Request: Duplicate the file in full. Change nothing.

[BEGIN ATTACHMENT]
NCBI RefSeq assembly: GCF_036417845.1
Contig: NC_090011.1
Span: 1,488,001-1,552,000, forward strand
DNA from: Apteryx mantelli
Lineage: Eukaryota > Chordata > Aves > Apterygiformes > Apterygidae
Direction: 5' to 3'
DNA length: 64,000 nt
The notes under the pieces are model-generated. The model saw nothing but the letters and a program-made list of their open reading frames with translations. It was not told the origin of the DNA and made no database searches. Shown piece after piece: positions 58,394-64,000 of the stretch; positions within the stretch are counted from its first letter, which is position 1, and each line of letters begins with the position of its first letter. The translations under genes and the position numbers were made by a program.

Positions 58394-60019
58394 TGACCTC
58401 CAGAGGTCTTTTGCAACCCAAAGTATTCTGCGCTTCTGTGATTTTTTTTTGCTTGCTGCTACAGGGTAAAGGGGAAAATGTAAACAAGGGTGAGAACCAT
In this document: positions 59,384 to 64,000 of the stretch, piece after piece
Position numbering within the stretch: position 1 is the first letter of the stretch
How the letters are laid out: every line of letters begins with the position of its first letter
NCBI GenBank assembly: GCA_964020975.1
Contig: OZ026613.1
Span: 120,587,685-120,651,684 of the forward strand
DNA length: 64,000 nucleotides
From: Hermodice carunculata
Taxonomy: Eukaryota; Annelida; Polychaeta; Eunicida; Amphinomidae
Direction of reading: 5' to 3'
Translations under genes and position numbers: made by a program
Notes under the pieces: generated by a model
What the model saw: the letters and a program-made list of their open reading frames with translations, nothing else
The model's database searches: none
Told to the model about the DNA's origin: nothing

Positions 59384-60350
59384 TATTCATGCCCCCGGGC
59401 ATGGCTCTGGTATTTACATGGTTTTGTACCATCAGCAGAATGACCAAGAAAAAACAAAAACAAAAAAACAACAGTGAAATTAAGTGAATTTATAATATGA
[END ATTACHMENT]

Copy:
NCBI RefSeq assembly: GCF_036417845.1
Contig: NC_090011.1
Span: 1,488,001-1,552,000, forward strand
DNA from: Apteryx mantelli
Lineage: Eukaryota > Chordata > Aves > Apterygiformes > Apterygidae
Direction: 5' to 3'
DNA length: 64,000 nt
The notes under the pieces are model-generated. The model saw nothing but the letters and a program-made list of their open reading frames with translations. It was not told the origin of the DNA and made no database searches. Shown piece after piece: positions 58,394-64,000 of the stretch; positions within the stretch are counted from its first letter, which is position 1, and each line of letters begins with the position of its first letter. The translations under genes and the position numbers were made by a program.

Positions 58394-60019
58394 TGACCTC
58401 CAGAGGTCTTTTGCAACCCAAAGTATTCTGCGCTTCTGTGATTTTTTTTTGCTTGCTGCTACAGGGTAAAGGGGAAAATGTAAACAAGGGTGAGAACCAT
In this document: positions 59,384 to 64,000 of the stretch, piece after piece
Position numbering within the stretch: position 1 is the first letter of the stretch
How the letters are laid out: every line of letters begins with the position of its first letter
NCBI GenBank assembly: GCA_964020975.1
Contig: OZ026613.1
Span: 120,587,685-120,651,684 of the forward strand
DNA length: 64,000 nucleotides
From: Hermodice carunculata
Taxonomy: Eukaryota; Annelida; Polychaeta; Eunicida; Amphinomidae
Direction of reading: 5' to 3'
Translations under genes and position numbers: made by a program
Notes under the pieces: generated by a model
What the model saw: the letters and a program-made list of their open reading frames with translations, nothing else
The model's database searches: none
Told to the model about the DNA's origin: nothing

Positions 59384-60350
59384 TATTCATGCCCCCGGGC
59401 ATGGCTCTGGTATTTACATGGTTTTGTACCATCAGCAGAATGACCAAGAAAAAACAAAAACAAAAAAACAACAGTGAAATTAAGTGAATTTATAATATGA